Trying to explain the benefits of social media to local businesses often proves challenging. A handful of Central Valley business owners have suggested to me they don’t need any online presence because the Valley isn’t as “wired” as other places. That view is mistaken.
My in-laws own and operate Linda’s Used Books in Visalia. My sister-in-law and wife maintain the store’s Facebook page, with related posts and sharing interesting stories. Yet, on a Visalia Facebook group, my wife noticed people mentioning they thought the business no longer existed, despite being open since 1982 and in its current Houston Avenue location for more than 30 years. If a business isn’t easy to find online, people assume it doesn’t exist.
An active Facebook page was insufficient for the store to be found via Google or other search engines. It needed more. It needed a website.
Businesses need websites, Facebook, Google, Twitter, Yelp, Pinterest, and possibly Instagram accounts, if only to monitor what customers and industry leaders share online.
DMI Agency, the publisher of Direct and other local media, offers website and social media services to local businesses seeking a complete online branding strategy, as well as SEO and SEM. It is important to develop a coherent and clear identity for your local business online.
Websites are today’s Yellow Pages advertisement. I cannot recall the last time I used a phone book, but I often look for services and goods online. Not appearing in Google or Bing costs a business potential customers.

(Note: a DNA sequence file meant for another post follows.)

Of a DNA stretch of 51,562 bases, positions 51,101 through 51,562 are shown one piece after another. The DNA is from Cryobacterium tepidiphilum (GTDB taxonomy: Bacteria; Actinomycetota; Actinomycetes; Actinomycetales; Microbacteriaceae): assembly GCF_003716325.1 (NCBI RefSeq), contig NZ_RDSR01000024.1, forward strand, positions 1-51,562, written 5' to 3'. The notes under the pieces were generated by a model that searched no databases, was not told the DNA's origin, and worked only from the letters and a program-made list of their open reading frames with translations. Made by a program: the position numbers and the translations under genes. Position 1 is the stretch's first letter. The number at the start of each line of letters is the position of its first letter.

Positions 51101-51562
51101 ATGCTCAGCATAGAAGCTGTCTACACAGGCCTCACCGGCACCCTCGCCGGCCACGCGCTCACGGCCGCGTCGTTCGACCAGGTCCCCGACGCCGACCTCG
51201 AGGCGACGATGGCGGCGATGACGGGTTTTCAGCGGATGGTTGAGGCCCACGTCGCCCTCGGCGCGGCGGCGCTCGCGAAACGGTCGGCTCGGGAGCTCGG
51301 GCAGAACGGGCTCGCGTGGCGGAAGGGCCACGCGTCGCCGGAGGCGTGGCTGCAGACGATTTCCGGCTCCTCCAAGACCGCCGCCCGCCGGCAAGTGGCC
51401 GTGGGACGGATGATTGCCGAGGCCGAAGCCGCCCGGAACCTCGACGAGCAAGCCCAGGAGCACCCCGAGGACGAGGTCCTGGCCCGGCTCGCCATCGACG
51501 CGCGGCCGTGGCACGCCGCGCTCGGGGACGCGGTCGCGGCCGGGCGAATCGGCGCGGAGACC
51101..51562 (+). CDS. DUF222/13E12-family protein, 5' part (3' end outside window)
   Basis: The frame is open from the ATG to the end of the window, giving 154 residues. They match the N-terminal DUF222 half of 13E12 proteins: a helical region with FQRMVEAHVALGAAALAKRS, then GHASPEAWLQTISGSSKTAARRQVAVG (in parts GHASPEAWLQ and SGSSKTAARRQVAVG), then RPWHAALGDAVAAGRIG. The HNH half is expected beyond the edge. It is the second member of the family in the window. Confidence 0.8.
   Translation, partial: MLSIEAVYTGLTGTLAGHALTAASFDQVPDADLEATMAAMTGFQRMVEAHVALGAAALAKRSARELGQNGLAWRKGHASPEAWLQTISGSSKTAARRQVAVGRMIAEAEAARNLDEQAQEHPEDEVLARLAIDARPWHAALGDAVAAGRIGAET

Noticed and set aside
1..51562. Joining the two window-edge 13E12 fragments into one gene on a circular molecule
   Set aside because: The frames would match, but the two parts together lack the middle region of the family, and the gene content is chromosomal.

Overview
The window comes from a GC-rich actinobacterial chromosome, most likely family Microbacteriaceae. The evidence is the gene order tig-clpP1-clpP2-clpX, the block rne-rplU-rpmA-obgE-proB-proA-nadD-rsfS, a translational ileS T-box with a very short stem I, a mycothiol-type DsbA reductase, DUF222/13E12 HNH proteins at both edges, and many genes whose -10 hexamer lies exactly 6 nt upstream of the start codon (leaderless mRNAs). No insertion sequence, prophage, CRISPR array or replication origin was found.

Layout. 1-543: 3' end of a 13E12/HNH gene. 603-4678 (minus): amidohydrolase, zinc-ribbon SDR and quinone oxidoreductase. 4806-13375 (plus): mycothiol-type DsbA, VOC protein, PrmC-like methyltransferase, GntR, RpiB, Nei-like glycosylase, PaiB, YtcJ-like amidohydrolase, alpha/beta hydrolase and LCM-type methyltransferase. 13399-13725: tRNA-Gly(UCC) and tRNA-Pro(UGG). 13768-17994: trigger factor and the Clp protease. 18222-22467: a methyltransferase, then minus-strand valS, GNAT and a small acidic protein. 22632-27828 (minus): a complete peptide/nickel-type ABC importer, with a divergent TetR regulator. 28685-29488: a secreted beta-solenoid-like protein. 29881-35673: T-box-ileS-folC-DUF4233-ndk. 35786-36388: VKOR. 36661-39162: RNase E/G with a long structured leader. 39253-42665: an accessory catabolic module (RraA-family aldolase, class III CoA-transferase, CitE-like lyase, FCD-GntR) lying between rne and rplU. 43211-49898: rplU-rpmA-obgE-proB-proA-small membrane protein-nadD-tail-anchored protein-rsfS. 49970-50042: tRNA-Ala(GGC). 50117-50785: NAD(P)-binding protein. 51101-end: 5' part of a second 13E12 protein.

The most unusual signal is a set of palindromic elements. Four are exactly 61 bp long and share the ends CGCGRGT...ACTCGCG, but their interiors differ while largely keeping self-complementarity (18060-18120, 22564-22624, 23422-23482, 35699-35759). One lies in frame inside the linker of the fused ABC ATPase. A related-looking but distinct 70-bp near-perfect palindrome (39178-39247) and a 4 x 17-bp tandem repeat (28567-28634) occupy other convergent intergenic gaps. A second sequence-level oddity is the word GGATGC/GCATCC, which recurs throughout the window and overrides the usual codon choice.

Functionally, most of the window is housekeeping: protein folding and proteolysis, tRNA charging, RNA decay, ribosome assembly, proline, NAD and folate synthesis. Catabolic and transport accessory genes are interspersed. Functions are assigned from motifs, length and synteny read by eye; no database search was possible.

A simple WordPress website and domain costs from $35 to $75 a year, including the registration fee for a domain (the “.com” address). My tech savy wife was able to create a simple WordPress site for her family’s store. WordPress offers “search engine optimization” (SEO), and extra features and SEO tools are available as plug-ins for easy installation and configuration. There are many books available on using WordPress and many consultants offer local support, too.
Register a domain that reflects your business, not individual people. Obviously, a business named for a person or family should register a domain and media accounts with that name, but always emphasize the business or organization.
If the name you want is taken, do not resort to creative spellings or long domains. Think about what the business does and try a name reflecting the goods or services. For example, “Smith’s Painting” might find “smith.com” and “smithpainting.com” already owned by another company. Ask yourself what customers can easily remember and type into a cell phone, tablet, or computer. Maybe include the city or county in your domain, if you only serve a local region. We use “Visalia” for some business domains because it is distinct and improves search results.
You can register a domain with Bluehost, GoDaddy, HostGator, and many smaller hosting companies. When you register, most offer a discount for selecting WordPress as the platform and paying for two, three, or five years in advance. Typically, I register new domains for a small business for three years with automatic WordPress configuration. Also, I recommend the big three hosting services, though they do charge more for the higher reliability they guarantee.